Joshua Nomen-Mutatio's Reviews > Nietzsche's Kisses

Nietzsche's Kisses by Lance Olsen
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's review
Feb 09, 2012

really liked it
bookshelves: fiction, nietzsche
Read from June 06 to 07, 2011 — I own a copy

I read this book in June of 2011 and recently thought about it again when I stumbled upon an interview the author'd conducted with some Nietzsche appreciation society or somesuch. I liked what he had to say about the remaining relevance of the literary fiction form, as it jibes with my own opinions and those of others I respect who've been asked to justify the medium they've committed themselves to work within:

"For the last fifty years or so, The Novel’s demise has been broadcast on an almost weekly basis. Yet it strikes me that whatever happens, however else the geography of the imagination might modify in the future in, say, the digital ether, The Novel will continue to survive for some long time to come because it is able to investigate and cherish two things that film, music, painting, dance, architecture, drama, podcasts, cellphone exchanges, and even poetry can’t in a lush, protracted mode. The first is the intricacy and beauty of language—especially the polyphonic qualities of it to which Bakhtin first drew our attention. And the second is human consciousness. What other art form allows one to feel we are entering and inhabiting another mind for hundreds of pages and several weeks on end?"

This book attempts to inhabit the mind of the iconic bristly-lipped German philosopher in his final day of genuine madness. If the language weren't so beautiful it could've been a disaster, and at moments in veered dangerously close to being 'a bit much' but my now distant-seeming memory of it remains largely favorable, despite not enjoying it as much as the first Oslen book that I read, and read right before picking up this cringe-inducingly-titled novel. Like 10:01 , it defied my cynical skepticism and ended up being well-worth the currency of my time, attention and money. Much of it is told through flashbacks and details the often mythologized and heavily scrutinized figure with both kind and unkind depictions. Historical accuracy seems a bit besides the point in a novel like this, but it still managed to feel real enough while my eyes were stuck in its pages.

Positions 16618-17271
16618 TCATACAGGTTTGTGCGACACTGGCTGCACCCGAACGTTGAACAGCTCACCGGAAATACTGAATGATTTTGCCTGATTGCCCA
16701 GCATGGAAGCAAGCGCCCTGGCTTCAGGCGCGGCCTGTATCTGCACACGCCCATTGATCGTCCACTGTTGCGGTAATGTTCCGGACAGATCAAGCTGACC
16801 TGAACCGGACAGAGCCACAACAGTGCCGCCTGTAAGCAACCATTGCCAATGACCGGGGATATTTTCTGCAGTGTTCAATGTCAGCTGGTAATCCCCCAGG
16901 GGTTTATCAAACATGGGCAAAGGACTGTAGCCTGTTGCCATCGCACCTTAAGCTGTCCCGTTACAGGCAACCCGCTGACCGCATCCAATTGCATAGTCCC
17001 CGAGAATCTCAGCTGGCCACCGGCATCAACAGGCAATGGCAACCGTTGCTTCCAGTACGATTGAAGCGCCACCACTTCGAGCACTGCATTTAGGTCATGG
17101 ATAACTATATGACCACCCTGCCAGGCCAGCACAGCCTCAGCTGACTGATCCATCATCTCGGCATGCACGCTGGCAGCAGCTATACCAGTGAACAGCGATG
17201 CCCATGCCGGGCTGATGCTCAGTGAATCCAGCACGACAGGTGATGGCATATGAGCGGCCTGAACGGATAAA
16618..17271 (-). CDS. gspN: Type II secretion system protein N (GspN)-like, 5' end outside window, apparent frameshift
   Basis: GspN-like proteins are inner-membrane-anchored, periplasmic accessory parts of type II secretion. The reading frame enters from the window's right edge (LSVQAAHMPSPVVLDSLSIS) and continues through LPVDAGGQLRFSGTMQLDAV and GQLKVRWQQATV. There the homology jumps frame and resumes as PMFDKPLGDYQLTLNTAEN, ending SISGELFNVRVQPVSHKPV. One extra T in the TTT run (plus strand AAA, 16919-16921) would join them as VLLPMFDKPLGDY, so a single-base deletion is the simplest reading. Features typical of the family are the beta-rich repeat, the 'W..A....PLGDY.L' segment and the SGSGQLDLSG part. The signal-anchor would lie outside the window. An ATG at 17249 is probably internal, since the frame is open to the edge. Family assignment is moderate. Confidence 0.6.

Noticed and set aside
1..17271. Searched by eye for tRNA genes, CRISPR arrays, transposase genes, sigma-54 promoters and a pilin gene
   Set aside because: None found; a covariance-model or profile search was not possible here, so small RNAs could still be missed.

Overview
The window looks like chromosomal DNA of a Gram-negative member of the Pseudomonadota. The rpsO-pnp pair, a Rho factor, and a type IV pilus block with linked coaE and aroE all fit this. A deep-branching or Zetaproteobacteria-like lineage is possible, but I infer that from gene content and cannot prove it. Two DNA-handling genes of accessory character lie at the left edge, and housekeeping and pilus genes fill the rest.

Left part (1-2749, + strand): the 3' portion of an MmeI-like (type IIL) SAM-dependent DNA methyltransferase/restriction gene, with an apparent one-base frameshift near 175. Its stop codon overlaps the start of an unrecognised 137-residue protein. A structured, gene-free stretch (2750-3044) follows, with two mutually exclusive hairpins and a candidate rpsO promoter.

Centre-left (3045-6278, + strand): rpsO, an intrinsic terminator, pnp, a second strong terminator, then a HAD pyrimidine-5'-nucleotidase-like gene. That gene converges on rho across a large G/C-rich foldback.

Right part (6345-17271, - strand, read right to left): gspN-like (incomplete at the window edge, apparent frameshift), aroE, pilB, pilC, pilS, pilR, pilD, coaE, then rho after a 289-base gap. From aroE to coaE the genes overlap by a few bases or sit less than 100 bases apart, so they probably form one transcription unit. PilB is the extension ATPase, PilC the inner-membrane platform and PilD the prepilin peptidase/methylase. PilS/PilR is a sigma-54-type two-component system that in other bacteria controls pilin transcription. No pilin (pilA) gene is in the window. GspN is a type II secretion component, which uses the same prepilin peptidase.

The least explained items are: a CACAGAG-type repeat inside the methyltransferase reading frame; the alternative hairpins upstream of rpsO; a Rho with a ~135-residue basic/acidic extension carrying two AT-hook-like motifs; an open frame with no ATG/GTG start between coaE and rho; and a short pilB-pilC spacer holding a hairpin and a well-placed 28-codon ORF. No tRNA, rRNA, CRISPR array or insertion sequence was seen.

For those who don't know, Friedrich Wilhelm Nietzsche went into a state of insanity for the final ten years of his life. In the early stages he was signing his bizarre letters as "Dionysus" or "The Crucified" and so forth, saying stranger more nonsensical things than he ever published as philosophy while his faculties were intact--this all being immediately after a now famous story about his initial trip to the sanitarium being spurred by him collapsing and weeping while clutching a horse that was being beaten and whipped in the street. The majority of these ten years were spent in bed-ridden catatonic silence while his sister handled his estate and manipulated his writings to serve her own dubious purposes, which would not be corrected until Walter Kaufmann came along to translate his works into English in the 1950's and discovered her omissions and additions. In any case, Olsen attempts to describe the point of view of someone with a genuine degenerative brain disorder (consensus is that syphilis was rotting his brain away for many years) who's on their deathbed. This person just so happens to be a now famous German philosopher with more than a few interesting biographies floating around.

A central narrative arc via flashbacks involves Nietzsche's disastrous attempts at finding lasting romance with Lou Salome, a Strong Independent Woman who snared his affections and also left him standing in the cold with a wedding ring in his hand. It also touches on Nietzsche's father being a Lutheran minister and dying when he was a young boy, both patriarchal details making for great psychoanalytic fodder for scholars to wax theoretical about over the decades, considering the legacy of the philosopher's anti-Christian, God-slaying, Life-On-Earth-embracing canon.

I suspect that only those with some interest in Nietzsche at some point in their lives will possibly find this book worthwhile. Even as someone who realized that Nietzsche wasn't as great on the whole as I once thought him to be, I found something valuable in this and I think purely on the human level of trying to embody the consciousness of someone else, which Olsen's kick-off quote describes as being The Novel's true wheelhouse, and despite my previously acquired knowledge and pretty serious appreciation of the mustachioed man's writing and bio.

Olsen has a real talent with language that's on display here and that alone made it worth the price of admission for me.
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